In the 2008 comedy, Step Brothers, Brennan (played by Will Ferrell) and Dale (played by John C. Reilly) are newly established step siblings after their single parents marry one another. The movie shows the antics that ensue when two grown men who have never left home are forced into sharing their lives together. The goofy, and admittedly irreverent, tricks they play on one another come to a point when they discover that they have much more in common than they realized. Brennan asks, “Did we just become best friends?” “Yep,” is Dale’s quick and assured reply. Their friendship then develops through common interests such as velociraptors and Steven Seagal movies.
Friendship in this way is mostly about common interests. So long as there is agreement on favorite movies, fast-food restaurants, and 80’s rock bands, friendship is possible. Common interests are certainly avenues for establishing relationships, but can true friendship be sustained on Taco Bell runs and the latest superhero movie franchise? Is it as simple as declaring someone as your best friend?
What are the ingredients for true and meaningful friendship? We can learn much about deep friendship from Augustine of Hippo (354–430 AD).
Friendship as a school in Christian love
Paul Waddell, scholar of friendship and Christian ethics, describes Christian friendship according to Augustine in his book Friendship and the Moral Life. He explains it as a “school in Christian love.” Augustine described a similar “Step Brother” friendship in book 4 of his Confessions. They shared common interests and pursuits, and while they didn’t settle-in for a Steven Seagal direct-to-home action flick, Augustine assumed this friendship was genuine. He soon came to realize that this friendship could not be a friendship in its truest form because it was not centered on Christ.
Reflecting on this friendship after the fact, Augustine stated, “But in childhood he was not such a friend as he became later on, and even later on ours was not a true friendship, for friendship cannot be true unless you [God] solder it together among those who cleave to one another by the charity poured forth in our hearts by the Holy Spirit, who is given to us.” Thus for Augustine, true friendship occurred when one loved the good in another, with the good reflecting God in that person.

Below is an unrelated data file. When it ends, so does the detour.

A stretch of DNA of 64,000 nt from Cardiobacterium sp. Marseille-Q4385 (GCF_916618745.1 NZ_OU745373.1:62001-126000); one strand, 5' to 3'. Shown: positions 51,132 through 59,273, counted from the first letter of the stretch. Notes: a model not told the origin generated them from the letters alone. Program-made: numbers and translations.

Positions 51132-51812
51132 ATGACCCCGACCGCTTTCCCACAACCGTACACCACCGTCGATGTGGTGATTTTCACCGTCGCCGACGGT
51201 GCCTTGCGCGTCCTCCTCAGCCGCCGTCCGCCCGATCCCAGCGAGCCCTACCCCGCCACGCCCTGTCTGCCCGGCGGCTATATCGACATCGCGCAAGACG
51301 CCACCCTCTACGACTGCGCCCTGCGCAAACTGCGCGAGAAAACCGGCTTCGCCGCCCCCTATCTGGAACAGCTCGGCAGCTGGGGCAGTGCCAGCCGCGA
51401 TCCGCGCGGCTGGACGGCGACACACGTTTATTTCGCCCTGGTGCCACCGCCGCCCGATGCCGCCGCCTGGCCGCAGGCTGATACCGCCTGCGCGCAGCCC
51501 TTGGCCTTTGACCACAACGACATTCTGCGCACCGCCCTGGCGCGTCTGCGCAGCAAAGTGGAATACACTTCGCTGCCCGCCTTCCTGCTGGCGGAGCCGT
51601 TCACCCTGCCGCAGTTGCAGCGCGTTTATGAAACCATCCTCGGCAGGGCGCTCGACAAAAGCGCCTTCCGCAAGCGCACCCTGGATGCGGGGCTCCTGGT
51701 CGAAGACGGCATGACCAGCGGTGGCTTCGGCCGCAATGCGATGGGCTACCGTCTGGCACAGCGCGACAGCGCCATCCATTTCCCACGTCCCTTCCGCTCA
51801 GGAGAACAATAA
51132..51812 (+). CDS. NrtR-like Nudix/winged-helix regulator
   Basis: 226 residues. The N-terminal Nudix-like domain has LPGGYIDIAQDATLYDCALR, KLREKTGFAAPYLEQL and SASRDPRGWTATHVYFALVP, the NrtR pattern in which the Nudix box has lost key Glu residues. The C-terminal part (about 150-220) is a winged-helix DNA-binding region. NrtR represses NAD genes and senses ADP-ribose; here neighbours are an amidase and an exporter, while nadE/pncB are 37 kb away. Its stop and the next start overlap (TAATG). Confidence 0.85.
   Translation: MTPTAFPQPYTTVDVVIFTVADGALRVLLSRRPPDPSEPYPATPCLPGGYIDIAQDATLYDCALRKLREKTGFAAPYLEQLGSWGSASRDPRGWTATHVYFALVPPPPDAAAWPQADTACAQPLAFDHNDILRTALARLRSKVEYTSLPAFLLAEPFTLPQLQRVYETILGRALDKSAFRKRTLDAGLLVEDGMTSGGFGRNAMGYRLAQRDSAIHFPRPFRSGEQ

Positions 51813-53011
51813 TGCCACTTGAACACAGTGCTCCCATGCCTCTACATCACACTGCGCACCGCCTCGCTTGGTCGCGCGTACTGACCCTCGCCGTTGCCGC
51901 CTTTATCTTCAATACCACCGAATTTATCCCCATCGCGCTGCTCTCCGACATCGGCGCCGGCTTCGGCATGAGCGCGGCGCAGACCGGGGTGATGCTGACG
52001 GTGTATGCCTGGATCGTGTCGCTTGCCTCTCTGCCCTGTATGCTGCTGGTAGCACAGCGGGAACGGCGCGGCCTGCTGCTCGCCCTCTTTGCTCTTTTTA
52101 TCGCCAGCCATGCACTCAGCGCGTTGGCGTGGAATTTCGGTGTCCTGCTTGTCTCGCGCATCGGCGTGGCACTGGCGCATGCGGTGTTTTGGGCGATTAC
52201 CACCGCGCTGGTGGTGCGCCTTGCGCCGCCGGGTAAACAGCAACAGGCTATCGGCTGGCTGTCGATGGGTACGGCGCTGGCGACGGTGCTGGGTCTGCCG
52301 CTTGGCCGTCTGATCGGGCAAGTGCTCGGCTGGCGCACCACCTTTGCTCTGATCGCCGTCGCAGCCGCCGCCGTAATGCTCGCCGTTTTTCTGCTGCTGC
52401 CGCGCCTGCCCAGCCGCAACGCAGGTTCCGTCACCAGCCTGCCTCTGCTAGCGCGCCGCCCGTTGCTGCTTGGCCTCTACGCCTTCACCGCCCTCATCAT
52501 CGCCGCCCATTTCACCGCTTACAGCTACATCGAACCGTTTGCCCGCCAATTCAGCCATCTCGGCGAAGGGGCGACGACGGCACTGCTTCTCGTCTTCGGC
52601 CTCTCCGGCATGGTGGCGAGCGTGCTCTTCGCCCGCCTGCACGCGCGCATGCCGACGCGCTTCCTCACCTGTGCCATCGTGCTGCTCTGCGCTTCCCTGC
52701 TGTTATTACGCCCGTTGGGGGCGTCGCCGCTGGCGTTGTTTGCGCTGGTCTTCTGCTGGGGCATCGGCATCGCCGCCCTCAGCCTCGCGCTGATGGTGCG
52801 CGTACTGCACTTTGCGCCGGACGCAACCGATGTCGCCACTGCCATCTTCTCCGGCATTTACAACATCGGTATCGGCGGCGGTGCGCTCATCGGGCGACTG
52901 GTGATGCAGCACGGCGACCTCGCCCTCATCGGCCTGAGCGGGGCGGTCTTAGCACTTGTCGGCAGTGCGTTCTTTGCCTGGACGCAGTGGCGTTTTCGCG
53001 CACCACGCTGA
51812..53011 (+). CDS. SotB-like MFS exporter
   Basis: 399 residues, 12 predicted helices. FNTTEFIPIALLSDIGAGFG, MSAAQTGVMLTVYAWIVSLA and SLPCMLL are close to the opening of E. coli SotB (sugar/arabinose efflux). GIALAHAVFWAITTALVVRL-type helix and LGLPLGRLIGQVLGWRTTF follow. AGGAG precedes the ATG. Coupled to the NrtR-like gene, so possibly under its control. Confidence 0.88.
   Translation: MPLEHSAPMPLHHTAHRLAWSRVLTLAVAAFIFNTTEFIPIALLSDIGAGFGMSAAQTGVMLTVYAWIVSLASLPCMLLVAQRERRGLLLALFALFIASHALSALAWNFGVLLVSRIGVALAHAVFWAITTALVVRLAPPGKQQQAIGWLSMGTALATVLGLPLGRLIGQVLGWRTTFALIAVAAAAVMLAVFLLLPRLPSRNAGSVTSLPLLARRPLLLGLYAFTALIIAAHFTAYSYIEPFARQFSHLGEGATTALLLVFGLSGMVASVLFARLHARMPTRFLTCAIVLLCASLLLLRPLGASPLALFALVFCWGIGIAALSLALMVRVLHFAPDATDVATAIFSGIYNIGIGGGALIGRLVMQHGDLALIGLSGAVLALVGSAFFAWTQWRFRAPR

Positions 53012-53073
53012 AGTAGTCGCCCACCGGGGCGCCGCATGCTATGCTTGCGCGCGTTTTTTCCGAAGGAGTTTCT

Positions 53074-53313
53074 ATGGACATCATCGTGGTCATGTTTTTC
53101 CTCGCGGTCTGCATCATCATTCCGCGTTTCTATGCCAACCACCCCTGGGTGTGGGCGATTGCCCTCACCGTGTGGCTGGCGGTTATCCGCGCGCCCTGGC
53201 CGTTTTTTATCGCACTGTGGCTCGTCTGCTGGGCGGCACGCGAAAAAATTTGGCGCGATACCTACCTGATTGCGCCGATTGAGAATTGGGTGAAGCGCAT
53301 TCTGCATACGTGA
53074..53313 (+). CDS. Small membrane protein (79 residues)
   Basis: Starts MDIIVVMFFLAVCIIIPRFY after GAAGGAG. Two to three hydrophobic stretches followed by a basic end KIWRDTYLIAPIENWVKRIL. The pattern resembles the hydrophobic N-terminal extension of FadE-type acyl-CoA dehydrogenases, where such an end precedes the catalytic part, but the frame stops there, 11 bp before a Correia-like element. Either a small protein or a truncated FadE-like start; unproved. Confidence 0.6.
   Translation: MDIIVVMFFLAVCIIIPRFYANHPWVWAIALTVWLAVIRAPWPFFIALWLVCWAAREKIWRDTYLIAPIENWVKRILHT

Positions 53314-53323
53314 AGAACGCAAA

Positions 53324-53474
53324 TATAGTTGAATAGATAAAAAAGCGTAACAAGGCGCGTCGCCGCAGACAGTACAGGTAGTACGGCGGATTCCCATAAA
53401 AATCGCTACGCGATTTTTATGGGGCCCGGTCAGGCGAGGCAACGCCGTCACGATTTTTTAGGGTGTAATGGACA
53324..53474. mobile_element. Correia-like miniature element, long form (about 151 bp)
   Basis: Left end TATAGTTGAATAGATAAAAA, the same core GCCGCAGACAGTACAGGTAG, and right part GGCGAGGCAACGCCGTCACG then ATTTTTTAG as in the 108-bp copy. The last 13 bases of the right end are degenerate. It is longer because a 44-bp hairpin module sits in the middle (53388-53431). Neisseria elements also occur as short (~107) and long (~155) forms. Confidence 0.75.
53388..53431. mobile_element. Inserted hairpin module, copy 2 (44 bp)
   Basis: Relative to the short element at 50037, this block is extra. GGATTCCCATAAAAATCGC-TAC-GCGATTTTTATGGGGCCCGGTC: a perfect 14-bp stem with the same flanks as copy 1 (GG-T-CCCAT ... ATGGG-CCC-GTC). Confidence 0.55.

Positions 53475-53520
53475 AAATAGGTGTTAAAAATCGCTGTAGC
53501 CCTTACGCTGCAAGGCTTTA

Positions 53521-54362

While he wrote about specific relationships in his Confessions, we see specifically how he viewed friendship in his numerous letters. Augustine was certainly not the first to discuss friendship. The topic of friendship had occupied the minds of philosophers centuries prior to Augustine. Unique to Augustine, however, was his view that friends and friendship were a gift from God.
Whereas Aristotle would assert that we choose friends based on the virtue we see in them, Augustine viewed friends as those who are placed in one’s lives for the purpose of seeking God together. Friendships that have their genesis with God must find their source in God. It originates with the Spirit and propels friends toward friendship in God’s eschatological kingdom where all will be friends as they share in true friendship with God.
Friendship as a work of the Spirit
The key for Augustine was love granted by the Holy Spirit through grace. God-initiated love is the binding agent for true friendship. Also important for Augustine was that friendship be rooted in the triune nature of God. Whereas the Roman orator Cicero (106–43 BC) defined friendship as “agreement in all things human and divine,” Augustine refined the divine character of friendship to depend upon the inner relations of the triune God. Human friendship can only begin from the perspective of trinitarian love. The center of Christian friendship is the Spirit, that trinitarian bond of love. This love both connects friends together and serves as the means of mutual transformation.